> statelessness of HTTP counter to "right" solution, the unique
> transport layer, in details or adoption dynamics?
Well, the confusion is from over-compression. It's only a paragraph in
the article, so let me unfold some of the thinking:
* 'right' solution implies that there was any thinking at all, by
contrast to today's protocol development. That is to say, there was
a committment to elegance and even re-shipping a new product rather
than slavish obeisance to installed bases. So, 'right' in the sense it's
forward-engineered rather than reversed from early market entrants; and
theoretically grounded: the Network Virtual Terminal or NVFS, for example.
* 'core' as in "legitimate use of the net" -- supporting the formal uses of
the Internet as a cooperative computing platform rather than exploiting
it for 'frivolous' human communication. Arguably, the Postellian era was
focused on natural extensions of the interfaces built in to single-host
OSes: the Internet versions of the terminal, disk, and other interfaces.
* 'unique' because each of those adaptations symbiotically coevolved with
the application. The original 'core' was so diverse -- interactive Telnet
vs. batch FTP or one-hop connections over the connected Internet
vs. relaying across the UUCPnet/BITNET/FIDOnet/... -- that application
requirements had to be accomodated back at the transport layer. Telnet
process interrupts required priority TCP delivery. HTTP only wants a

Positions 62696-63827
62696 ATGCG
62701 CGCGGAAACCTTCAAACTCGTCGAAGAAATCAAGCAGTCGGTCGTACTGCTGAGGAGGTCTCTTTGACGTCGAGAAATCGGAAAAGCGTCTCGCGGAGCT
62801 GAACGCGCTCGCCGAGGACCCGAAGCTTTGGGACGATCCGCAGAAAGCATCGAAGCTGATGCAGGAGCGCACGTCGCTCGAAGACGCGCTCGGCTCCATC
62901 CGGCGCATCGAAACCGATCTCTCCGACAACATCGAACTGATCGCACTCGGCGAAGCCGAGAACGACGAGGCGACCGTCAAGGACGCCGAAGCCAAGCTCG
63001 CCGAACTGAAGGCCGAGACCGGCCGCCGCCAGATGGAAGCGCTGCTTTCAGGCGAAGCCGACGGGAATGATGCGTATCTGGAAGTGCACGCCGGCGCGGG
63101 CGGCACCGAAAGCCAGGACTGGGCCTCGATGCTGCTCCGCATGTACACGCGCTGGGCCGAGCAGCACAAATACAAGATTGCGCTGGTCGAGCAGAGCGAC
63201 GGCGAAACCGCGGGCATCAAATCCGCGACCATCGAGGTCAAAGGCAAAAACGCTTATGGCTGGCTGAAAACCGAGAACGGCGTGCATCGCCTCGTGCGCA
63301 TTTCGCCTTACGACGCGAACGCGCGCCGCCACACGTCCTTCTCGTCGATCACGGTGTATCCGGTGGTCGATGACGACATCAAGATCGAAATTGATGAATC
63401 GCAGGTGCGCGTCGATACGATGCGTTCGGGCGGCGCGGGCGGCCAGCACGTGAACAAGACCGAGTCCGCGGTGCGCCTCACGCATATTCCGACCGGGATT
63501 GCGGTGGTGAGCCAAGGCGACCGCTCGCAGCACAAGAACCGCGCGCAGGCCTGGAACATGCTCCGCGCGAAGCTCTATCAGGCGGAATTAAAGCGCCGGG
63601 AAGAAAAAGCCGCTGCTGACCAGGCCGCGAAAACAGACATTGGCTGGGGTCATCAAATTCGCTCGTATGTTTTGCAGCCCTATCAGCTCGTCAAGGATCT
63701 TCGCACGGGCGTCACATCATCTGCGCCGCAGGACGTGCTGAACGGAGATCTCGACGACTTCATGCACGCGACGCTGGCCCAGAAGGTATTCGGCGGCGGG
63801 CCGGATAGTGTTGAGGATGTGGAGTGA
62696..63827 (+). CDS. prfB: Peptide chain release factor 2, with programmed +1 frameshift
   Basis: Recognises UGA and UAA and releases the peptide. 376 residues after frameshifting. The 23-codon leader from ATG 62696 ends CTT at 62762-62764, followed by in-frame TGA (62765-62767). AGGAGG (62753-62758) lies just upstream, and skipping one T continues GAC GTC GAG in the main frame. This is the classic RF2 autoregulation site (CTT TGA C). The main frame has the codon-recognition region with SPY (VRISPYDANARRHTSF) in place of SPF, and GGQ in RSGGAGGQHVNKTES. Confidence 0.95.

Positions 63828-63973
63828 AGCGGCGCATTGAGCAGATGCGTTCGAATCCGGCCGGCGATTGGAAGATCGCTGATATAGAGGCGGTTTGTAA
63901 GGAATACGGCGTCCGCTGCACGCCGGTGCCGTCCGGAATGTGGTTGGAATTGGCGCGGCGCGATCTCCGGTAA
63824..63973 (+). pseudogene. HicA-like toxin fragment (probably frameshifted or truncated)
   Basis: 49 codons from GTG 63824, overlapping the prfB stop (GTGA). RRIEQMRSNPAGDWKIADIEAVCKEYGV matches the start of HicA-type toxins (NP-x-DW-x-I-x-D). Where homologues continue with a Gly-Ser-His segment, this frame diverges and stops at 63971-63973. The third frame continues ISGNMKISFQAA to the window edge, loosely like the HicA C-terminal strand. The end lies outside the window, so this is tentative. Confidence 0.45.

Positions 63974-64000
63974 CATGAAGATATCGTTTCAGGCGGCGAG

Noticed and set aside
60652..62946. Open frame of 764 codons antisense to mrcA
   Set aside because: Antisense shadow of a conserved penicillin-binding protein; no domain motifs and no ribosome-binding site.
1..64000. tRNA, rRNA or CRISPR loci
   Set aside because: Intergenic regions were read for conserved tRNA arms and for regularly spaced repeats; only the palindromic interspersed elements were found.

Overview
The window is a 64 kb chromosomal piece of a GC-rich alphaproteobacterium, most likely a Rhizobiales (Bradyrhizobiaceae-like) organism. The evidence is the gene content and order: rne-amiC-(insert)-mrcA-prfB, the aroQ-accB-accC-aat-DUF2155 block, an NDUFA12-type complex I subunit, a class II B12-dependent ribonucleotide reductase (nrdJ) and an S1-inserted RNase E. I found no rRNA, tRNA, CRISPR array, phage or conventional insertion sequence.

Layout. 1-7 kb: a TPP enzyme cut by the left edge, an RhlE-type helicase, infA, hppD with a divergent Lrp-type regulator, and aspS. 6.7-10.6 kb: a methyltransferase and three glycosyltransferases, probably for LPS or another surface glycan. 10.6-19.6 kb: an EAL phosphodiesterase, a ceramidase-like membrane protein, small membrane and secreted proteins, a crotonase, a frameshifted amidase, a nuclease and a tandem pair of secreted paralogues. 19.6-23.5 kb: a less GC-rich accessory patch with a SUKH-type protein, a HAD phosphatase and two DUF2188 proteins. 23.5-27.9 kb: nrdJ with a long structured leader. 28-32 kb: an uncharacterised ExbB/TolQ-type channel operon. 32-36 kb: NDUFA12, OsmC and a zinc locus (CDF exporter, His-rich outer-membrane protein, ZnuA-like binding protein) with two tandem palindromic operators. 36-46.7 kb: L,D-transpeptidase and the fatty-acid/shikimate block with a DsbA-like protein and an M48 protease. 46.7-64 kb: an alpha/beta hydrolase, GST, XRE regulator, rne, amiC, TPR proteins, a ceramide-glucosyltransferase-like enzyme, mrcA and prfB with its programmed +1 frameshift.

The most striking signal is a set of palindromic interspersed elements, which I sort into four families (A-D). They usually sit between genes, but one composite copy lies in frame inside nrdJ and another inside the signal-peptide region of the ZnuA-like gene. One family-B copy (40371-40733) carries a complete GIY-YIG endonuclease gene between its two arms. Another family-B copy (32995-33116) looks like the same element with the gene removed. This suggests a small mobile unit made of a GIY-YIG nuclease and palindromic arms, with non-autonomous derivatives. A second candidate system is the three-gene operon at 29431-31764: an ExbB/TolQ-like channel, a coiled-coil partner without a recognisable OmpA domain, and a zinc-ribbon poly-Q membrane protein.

mere 8-bit stream by comparison. Within the IETF, the transport 'people'
were directly involved back in the Postellian days -- two ADs took the
time to comment on the article's thesis to remind me "HTTP wasn't done
by anyone who knew transport, unlike the good ol' days" :-)
* Statelessness in HTTP is literally unlike the Postel style, which always
included a state diagram to untangle ("first MAIL FROM, then RCPT TO,
then DATA, then CRLF.CRLF,..."). The Postellian style looked more like
RPCs -- and even made sense back when latency was the same order of
magnitude as transmission time. Now that latency is far larger on fat
pipes, stateless request-response beats a meandering conversation to set
parameters and execute commands.
* 'adoption dynamics' The Internet wasn't always run on Web Years... while
the *artifact* was doubling in nodes/bits/packets at the same geometric
rate, I think that the social community wasn't tripping over itself like
today. That is to day, we can see intervals of years as new protocols are
tested, transitioned, and replaced, with some more forethought than 'the
next browser'. The converse is that marketshare meant less in standards
debates. You couldn't win a hissy fit over a feature by claiming to have
shipped X million copies -- adoption was a measured process guided by
the "wise men" of the IESG.
Not to say there *weren't* market dynamics and network effects going on
then! But try and convince me with a straight face byte ranges or cookies
were added to HTTP in a principled and considered manner, rather than
rammed through by Netscape customers in early days (Adobe Acrobat
per-page download and MCI's online mall shopping carts, respectively).